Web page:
Some years ago, in an important decision for free speech, the English courts ruled that public bodies (or at least statutory corporations) could not sue for defamation: this is the Derbyshire case. Sadly, more recently, the rights of trading companies to sue for defamation - such as Tesco - have been upheld.
The British Chiropractic Association is not Tesco. It doesn't even have shareholders. It is a "company limited by guarantee", existing to be a representative body of a profession.
It can sue for defamation simply because of the historical quirks of English libel law. But, in my view, the circumstances in which such a "legal" person can sue for defamation - if any - should be limited.
Singh is intending to make this "corporate point" if his case continues, regardless of the result of any appeal (or non-appeal).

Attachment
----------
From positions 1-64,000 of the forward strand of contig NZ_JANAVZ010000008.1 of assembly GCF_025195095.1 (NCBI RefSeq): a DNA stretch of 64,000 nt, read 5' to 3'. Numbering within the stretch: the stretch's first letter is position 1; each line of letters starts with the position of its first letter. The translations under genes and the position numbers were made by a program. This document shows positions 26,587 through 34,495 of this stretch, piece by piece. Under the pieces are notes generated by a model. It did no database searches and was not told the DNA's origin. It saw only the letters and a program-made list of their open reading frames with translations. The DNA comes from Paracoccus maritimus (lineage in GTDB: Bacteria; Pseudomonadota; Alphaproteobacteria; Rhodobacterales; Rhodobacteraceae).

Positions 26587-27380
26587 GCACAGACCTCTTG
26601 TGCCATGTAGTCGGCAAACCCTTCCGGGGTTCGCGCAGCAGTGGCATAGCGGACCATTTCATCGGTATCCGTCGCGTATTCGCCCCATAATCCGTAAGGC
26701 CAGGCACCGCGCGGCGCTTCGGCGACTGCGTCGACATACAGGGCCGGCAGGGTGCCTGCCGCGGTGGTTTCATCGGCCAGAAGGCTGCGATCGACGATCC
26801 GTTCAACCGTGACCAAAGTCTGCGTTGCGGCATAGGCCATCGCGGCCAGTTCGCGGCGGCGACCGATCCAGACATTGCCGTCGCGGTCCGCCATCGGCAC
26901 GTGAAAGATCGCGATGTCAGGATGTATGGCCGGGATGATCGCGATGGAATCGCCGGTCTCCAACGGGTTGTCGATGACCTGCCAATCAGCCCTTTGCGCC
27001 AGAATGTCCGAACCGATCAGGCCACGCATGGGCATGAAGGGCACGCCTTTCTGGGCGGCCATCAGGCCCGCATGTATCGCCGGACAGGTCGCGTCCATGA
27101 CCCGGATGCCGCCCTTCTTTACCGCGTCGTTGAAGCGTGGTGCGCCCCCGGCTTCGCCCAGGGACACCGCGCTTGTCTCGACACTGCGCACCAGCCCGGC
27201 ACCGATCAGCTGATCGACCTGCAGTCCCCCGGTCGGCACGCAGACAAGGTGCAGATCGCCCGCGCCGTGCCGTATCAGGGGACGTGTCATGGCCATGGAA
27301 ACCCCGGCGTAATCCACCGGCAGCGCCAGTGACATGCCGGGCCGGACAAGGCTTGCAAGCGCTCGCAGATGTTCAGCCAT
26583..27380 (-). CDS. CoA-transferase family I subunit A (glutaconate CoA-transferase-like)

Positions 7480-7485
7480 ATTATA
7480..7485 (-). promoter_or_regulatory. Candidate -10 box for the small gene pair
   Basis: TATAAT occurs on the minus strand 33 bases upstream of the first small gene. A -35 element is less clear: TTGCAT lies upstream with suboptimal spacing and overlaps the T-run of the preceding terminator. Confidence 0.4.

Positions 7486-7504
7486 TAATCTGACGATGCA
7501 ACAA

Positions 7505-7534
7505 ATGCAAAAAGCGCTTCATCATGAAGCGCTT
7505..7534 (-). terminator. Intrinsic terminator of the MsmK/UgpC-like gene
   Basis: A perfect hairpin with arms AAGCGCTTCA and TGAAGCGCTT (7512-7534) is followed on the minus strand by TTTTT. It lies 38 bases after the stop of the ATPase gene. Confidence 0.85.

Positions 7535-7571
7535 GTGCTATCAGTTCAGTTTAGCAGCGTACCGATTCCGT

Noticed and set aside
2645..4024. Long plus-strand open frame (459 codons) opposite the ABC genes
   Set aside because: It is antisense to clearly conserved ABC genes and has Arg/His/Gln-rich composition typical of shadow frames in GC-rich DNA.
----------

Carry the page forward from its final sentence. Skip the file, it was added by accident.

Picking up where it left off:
I think he should.
5. Libel Reform and Public Health and Safety: A Proposal
But I would go even further than the "corporate point".
In the field of public health, it really should not be open for any provider or promoter of treatment - human or corporate - to sue for defamation in respect of their provision or promotion of those treatments, unless they can show malice by the defendant.
(And the same goes for public safety.)
The rights of providers and promoters to their reputations - however legitimate - are less important than ensuring that there is full and frank discussion of the merits of such treatments.
There should be a change.
And such a change is all perfectly possible in English libel law.
There is a doctrine of "qualified privilege" which protects defendants in a range of sensible contexts. It covers, for example, complaints to the police or certain communications between employees. It is now even being extended to cover "responsible journalism" with the so-called "Reynolds Defence" .
With qualified privilege, claimants with any legitimate right to their reputation can still sue for defamation if they can show malice (a high hurdle in English law).
But it is the claimant which has the burden of proof, not the defendant.